Scientists film molecular reactions to create better energy materials

Christoph Gruber, a member of the e-Conversion Cluster of Excellence, examines the synthesis processes live in the laboratory using a special microscope. Credit: Nano Energy Group / LMU.

Making movies in a lab isn’t easy, especially when the stars are tiny molecules reacting with each other, invisible to the naked eye.

Special equipment is needed to capture this microscopic action, like filming tiny lava flows during a volcanic eruption.

Prof. Emiliano Cortés, from LMU, explains that regular cameras just won’t cut it.

The effort is worth it because the outcome is a promising energy material called covalent organic frameworks (COFs). These materials have potential uses in battery technology and hydrogen production.

However, after 20 years of research, scientists still don’t fully understand how COFs form. This has led to a lot of trial and error in developing them, as the molecular components must come together just right to form the desired porous structure.

Christoph Gruber, working on his doctoral dissertation in Cortés’s team, has been fascinated by why COF synthesis only works under certain conditions.

To shed light on this, Gruber collaborated with LMU chemist Prof. Dana Medina, who specializes in COF synthesis.

Gruber used a special microscope to film the formation of COFs at the nano level. The team’s groundbreaking results were recently published in the journal Nature, complete with a video showing the real-time processes during COF synthesis.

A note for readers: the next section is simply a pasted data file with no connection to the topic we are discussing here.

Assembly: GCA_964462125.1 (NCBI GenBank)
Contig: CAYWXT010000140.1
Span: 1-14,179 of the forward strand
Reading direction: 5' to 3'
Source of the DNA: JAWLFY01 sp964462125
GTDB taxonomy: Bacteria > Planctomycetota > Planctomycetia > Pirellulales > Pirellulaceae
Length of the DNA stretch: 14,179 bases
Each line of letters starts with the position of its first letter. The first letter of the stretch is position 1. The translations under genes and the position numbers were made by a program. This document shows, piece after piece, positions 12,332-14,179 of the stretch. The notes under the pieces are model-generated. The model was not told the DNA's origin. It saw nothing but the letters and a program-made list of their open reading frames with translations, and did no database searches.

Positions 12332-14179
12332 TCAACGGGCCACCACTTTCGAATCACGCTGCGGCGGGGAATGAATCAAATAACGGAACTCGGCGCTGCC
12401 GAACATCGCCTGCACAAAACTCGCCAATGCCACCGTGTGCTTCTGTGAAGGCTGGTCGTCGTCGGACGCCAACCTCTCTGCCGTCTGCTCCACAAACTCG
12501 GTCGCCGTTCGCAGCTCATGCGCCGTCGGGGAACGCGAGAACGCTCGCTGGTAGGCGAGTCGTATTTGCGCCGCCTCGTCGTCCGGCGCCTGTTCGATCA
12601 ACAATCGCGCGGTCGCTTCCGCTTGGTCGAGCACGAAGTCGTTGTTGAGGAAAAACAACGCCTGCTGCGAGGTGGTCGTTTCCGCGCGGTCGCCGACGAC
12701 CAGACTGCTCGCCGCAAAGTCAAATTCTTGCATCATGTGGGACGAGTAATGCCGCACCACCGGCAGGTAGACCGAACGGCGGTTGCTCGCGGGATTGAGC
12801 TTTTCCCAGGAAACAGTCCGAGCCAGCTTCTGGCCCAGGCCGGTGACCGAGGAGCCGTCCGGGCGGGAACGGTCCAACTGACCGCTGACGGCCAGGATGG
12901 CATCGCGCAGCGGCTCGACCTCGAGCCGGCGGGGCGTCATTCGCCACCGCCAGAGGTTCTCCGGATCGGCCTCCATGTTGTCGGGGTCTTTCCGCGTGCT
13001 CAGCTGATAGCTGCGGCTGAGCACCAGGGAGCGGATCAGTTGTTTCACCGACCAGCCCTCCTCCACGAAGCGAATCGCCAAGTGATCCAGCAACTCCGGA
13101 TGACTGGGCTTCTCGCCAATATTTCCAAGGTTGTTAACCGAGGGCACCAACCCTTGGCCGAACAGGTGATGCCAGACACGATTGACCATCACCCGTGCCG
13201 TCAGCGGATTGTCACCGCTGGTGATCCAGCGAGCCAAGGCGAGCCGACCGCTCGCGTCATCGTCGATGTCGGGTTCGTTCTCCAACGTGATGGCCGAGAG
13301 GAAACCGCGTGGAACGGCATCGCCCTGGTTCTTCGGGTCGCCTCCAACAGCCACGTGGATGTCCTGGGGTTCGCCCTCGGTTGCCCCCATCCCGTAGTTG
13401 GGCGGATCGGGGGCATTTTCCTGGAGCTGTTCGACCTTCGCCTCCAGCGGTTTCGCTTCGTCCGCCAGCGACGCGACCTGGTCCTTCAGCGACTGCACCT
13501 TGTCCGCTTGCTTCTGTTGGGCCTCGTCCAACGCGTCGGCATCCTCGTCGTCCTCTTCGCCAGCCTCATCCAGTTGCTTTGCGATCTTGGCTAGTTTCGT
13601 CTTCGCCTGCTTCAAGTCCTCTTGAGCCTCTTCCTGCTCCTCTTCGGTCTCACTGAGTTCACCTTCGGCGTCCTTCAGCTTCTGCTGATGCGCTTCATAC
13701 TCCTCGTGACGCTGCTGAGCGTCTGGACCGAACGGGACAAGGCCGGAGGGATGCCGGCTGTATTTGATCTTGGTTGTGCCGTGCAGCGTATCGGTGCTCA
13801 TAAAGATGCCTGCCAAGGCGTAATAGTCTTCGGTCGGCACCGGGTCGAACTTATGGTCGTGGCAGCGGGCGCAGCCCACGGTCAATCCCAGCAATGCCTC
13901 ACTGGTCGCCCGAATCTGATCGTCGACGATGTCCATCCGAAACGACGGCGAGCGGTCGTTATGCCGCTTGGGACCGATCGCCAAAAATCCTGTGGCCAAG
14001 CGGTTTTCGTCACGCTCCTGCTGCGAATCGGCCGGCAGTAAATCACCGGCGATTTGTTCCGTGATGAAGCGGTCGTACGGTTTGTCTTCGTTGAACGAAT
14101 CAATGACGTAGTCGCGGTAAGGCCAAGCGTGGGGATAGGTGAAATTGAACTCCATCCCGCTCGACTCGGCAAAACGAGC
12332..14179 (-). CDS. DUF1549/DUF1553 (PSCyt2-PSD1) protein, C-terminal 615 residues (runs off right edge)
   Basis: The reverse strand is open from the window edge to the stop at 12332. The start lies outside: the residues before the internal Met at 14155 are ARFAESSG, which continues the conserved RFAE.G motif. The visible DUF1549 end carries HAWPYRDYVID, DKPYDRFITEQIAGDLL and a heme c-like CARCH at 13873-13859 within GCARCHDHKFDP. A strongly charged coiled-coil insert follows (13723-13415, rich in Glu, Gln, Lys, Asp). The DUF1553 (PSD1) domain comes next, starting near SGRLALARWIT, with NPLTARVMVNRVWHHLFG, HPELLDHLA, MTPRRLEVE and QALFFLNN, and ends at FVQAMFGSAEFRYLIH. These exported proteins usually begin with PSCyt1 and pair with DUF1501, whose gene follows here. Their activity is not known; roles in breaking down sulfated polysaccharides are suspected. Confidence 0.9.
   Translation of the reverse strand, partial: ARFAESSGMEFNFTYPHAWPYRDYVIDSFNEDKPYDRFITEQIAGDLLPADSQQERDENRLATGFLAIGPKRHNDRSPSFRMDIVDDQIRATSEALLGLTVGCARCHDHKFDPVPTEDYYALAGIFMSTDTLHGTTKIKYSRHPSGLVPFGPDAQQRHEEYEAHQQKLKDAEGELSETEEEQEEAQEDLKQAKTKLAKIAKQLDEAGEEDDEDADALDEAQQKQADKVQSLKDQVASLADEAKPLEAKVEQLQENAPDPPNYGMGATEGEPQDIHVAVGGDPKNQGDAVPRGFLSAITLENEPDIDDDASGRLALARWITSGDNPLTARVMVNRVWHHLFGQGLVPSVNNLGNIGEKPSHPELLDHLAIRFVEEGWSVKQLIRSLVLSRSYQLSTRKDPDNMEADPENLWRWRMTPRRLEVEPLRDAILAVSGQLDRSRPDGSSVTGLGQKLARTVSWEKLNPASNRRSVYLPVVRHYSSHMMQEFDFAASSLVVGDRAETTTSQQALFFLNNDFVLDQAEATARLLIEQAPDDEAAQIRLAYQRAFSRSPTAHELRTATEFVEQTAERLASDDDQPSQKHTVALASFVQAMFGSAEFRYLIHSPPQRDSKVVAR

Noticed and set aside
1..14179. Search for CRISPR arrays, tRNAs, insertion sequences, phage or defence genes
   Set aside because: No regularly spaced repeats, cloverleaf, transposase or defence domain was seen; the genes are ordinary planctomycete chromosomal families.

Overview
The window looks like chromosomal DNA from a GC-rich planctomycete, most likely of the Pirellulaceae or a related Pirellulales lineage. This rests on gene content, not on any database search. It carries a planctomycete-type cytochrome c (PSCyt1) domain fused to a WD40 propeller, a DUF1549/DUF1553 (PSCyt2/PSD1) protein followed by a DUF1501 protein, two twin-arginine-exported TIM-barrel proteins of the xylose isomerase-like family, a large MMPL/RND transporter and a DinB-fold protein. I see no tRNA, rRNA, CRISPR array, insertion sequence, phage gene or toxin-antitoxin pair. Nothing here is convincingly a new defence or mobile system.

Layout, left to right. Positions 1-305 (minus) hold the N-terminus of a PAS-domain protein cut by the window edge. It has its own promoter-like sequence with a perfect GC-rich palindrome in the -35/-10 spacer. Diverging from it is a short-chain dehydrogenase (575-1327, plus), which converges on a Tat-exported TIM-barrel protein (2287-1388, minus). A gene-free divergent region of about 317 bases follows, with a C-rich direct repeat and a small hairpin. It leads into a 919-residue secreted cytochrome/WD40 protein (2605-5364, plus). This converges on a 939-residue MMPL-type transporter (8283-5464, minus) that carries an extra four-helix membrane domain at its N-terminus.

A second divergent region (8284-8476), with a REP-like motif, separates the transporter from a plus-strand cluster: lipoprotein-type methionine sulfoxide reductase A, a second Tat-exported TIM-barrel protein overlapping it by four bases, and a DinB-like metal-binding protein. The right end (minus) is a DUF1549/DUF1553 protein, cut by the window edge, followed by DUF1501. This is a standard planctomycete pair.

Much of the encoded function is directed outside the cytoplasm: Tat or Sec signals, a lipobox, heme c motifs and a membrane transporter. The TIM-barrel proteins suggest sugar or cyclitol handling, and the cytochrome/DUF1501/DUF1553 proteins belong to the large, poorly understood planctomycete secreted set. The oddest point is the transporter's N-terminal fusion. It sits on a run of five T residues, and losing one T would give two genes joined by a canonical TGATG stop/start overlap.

Successful synthesis of COFs requires precise control over the reaction and the self-assembly of molecular building blocks. Medina explains that this control is crucial for achieving a highly crystalline structure with the desired functionality.

However, the early stages of nucleation and growth have been poorly understood, hindering the development of effective synthesis protocols.

Gruber’s unconventional approach involved using iSCAT microscopy, a technique often used by biophysicists to study protein interactions.

This method works because even tiny particles scatter light, creating interference patterns that can be recorded and analyzed. This allows researchers to capture dynamic processes in real time, providing a live view of the synthesis.

Shortly after starting the reaction, the researchers noticed tiny structures in the transparent reaction medium. These nanometer-scale droplets turned out to be crucial for the synthesis. If these droplets are absent, the reaction happens too quickly, and the desired order is lost.

The iSCAT method allowed the LMU team to film the formation of COFs from the beginning, with sensitivity down to a few nanometers. Existing techniques couldn’t capture these fast, small-scale processes in real time.

Cortés explains that their research has closed this knowledge gap, providing a complete picture of the early stages of COF formation.

The film and resulting analyses led the researchers to develop an energy-efficient synthesis concept. By adding table salt, they significantly reduced the temperature needed for the reaction, allowing the molecular frameworks to form at room temperature instead of 120 degrees Celsius.

The researchers believe their results will transform how we think about COF synthesis and drive advances in industrial production.

Their findings could also impact the synthesis of other materials and chemical reactions not yet observed in real time. The LMU team is excited to continue filming molecular reactions, with more groundbreaking discoveries on the horizon.